The Old Stone Age (or Paleolithic) is a very long period that dates from the first evidence that humans used stone tools they made themselves (about 3.3 million years ago) to approximately 11,700 BC. During this period earlier humans, called hominins, evolved into the erect homo sapiens that humans are today. The period is marked by human control of fire, advances in tool technology, the development of art, human burial of the dead, and early religious ritual. However, despite evolution and technological advances, human life changed very slowly during this time.
No metals were yet used in constructing tools or implements, but tool construction continued to be refined. For example, the first hand ax was developed about 700,000 BC. In other places, strips or flakes of flint were fashioned into tools.
Art and religion developed in this period. Around 50,000 BC, an increase in art objects begin to appear, from carved wooden figures to cave paintings. During the Paleolithic era, humans also began to bury their dead.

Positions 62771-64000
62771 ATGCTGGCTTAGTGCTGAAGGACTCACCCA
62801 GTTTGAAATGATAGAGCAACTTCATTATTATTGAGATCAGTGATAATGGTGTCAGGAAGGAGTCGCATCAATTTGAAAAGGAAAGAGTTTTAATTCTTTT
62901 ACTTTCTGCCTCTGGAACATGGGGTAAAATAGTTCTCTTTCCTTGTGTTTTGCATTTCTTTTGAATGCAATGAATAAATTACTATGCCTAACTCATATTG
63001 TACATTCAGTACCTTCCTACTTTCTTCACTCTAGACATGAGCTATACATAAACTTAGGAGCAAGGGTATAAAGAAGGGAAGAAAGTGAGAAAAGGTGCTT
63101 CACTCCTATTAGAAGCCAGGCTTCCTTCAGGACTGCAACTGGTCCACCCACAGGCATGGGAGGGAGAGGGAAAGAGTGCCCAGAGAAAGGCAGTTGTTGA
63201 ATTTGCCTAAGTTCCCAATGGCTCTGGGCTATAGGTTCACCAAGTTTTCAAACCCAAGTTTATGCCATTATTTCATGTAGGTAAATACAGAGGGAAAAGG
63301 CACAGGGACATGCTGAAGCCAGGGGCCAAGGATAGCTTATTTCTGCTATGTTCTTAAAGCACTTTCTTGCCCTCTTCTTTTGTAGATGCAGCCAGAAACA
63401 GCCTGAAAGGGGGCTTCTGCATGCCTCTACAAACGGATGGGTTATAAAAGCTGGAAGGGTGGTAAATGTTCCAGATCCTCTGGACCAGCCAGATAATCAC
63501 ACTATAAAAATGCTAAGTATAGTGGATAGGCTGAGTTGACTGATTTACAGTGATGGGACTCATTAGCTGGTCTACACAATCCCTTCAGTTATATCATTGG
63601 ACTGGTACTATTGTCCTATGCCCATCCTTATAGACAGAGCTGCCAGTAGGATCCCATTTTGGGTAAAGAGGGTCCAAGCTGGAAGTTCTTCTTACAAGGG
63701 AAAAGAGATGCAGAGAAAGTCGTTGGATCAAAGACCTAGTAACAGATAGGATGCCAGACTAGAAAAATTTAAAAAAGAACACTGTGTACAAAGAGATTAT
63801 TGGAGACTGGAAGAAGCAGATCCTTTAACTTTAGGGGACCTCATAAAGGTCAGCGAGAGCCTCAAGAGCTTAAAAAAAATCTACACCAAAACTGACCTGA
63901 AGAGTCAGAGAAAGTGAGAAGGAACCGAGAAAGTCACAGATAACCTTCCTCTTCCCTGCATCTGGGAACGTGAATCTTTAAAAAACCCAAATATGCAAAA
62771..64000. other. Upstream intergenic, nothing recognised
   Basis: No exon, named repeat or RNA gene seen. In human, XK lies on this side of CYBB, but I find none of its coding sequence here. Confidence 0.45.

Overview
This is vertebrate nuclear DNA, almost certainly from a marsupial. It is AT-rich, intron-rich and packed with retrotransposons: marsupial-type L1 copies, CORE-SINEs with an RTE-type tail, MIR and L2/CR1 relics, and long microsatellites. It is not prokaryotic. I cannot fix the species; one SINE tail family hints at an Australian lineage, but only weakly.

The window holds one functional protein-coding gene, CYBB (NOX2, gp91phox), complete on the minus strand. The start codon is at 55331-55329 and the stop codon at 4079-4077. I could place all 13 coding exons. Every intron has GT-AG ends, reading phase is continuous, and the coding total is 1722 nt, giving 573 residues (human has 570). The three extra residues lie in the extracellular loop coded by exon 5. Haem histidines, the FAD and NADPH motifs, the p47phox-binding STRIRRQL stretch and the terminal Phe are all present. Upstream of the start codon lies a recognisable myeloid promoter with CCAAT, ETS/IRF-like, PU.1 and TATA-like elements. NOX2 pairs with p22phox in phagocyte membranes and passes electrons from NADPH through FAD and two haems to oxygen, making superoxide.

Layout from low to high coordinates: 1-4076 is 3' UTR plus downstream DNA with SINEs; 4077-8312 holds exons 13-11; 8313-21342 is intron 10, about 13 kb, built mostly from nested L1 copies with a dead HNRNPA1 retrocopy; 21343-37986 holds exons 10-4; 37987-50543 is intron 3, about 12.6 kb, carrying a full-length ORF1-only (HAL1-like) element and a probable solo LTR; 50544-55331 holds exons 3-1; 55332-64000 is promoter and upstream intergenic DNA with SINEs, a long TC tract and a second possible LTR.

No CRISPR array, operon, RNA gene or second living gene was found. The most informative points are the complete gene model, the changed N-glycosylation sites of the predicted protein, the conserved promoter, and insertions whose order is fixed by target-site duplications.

During this long period, humans were hunter gatherers and largely nomadic. Agriculture, which is the cultivating of crops and the domesticating of animals, had not yet occurred. Because it was difficult to accumulate food surpluses, human populations tended to remain small, mobile (following the food), and were likely undifferentiated into social classes. Humans lived by hunting, fishing, and gathering wild nuts and berries.
Humans survived several ice ages or cooler periods on the earth during this time, with the end of the last one coinciding with the end of the Old Stone Age. After this period, much changed, and humans entered a period of explosive advancement and growth.